As I walk through the cemetery to the monument built in memory of the victims I recognise the characteristic niches from old photographs. It's beautiful; the tombs are not as magnificent as those you can see in the cemetery of Mérida, and there are quite a lot of graves without names, just a lump of whitewashed cement… no name, in some cases not even a reference number.
The notes of a violin duet ('El cant dels Ocells', by Pau Casals) indicate the direction to take. When I arrive nobody pays any attention to me, and that's not usual because I'm big, strapping and blond, I kind of stand out in a crowd. The ceremony itself is simple and short. There are maybe no more than 200 people there, most huddling in small groups under the shade of the trees. Only a dozen people are brave enough to bear the brunt of the scorching sun; four men who hold the republican flag, the representatives of the regional political parties (all left wing, and most notably the socialist party- PSOE) which are organizing the event, and an entourage of journalists.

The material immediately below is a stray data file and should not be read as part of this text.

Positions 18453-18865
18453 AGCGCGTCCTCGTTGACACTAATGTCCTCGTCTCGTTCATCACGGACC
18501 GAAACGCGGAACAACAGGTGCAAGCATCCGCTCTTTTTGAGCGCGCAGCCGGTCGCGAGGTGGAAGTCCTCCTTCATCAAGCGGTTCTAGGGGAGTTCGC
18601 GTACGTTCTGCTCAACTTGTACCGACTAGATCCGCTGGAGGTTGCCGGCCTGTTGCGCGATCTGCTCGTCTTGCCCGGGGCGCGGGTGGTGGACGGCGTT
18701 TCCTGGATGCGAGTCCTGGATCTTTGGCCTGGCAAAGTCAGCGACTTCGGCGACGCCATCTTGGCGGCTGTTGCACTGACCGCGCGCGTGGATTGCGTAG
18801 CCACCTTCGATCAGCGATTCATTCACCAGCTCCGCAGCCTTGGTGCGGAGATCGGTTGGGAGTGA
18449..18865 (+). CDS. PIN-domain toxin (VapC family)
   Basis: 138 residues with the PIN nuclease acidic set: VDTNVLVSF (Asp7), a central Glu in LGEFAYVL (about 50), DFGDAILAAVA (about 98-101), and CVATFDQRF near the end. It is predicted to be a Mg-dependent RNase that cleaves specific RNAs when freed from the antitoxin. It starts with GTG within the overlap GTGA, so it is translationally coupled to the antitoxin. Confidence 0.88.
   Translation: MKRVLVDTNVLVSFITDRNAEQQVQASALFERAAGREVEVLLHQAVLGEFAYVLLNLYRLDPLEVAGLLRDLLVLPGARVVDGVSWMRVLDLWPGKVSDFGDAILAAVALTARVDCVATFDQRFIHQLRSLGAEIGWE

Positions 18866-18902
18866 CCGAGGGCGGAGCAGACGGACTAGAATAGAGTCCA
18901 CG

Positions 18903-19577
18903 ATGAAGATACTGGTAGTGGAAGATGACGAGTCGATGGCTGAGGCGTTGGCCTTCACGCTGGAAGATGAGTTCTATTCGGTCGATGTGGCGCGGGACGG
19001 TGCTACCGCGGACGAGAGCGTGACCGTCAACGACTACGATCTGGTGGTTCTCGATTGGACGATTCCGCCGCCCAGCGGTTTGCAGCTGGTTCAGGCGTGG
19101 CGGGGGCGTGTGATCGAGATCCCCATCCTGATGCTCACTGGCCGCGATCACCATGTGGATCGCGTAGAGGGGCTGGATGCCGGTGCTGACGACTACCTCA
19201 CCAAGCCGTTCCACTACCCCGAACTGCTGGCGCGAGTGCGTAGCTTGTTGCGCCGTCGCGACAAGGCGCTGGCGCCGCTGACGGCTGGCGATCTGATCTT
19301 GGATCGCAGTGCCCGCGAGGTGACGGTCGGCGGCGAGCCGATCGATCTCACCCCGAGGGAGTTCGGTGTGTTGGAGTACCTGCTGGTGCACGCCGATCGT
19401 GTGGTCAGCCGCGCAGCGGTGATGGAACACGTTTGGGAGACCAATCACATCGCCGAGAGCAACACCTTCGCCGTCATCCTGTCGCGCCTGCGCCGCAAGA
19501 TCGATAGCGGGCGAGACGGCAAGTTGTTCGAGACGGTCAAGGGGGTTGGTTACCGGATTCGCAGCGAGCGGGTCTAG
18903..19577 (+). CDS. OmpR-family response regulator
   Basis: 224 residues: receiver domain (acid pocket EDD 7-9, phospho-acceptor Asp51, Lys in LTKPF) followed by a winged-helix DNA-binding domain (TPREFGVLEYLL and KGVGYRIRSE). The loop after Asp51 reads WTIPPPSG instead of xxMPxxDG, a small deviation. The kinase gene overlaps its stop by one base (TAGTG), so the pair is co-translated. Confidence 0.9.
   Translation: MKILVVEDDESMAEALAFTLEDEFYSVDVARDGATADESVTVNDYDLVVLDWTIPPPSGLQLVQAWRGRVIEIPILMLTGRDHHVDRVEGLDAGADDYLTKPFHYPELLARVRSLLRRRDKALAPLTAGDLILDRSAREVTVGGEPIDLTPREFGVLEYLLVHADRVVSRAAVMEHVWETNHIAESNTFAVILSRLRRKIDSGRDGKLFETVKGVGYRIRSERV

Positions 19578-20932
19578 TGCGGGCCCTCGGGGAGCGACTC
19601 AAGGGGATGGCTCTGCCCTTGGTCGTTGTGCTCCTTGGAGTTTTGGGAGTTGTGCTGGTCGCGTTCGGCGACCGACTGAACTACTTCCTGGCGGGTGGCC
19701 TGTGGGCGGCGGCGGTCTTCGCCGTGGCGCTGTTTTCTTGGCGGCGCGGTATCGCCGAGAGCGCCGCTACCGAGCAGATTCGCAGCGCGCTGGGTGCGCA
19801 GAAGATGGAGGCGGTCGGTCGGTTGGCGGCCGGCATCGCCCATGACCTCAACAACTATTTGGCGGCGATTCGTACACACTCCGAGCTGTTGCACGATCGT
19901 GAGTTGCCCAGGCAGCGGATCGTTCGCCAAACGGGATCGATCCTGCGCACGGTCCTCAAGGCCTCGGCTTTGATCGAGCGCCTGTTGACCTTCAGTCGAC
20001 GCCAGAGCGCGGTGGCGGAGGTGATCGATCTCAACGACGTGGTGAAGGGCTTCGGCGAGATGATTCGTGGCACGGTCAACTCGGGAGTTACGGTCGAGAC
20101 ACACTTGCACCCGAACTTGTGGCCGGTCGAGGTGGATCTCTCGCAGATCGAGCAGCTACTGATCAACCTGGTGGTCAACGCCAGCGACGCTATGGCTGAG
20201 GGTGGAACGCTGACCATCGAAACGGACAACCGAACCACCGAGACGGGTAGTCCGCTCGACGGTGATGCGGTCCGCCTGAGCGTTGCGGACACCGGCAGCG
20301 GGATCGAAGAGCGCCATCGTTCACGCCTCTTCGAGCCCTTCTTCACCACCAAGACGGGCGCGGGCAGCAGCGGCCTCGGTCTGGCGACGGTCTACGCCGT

When the speech begins, the ceremony becomes excessively politicised. Names are bounced around, historians quoted… the denial of the massacre made by “certain groups” (no names are mentioned) is rebuked, and suddenly the whole thing is over; a timid applause is followed by a “VIVA LA REPÚBLICA!” which only a few people answer to, and the crowd disperses.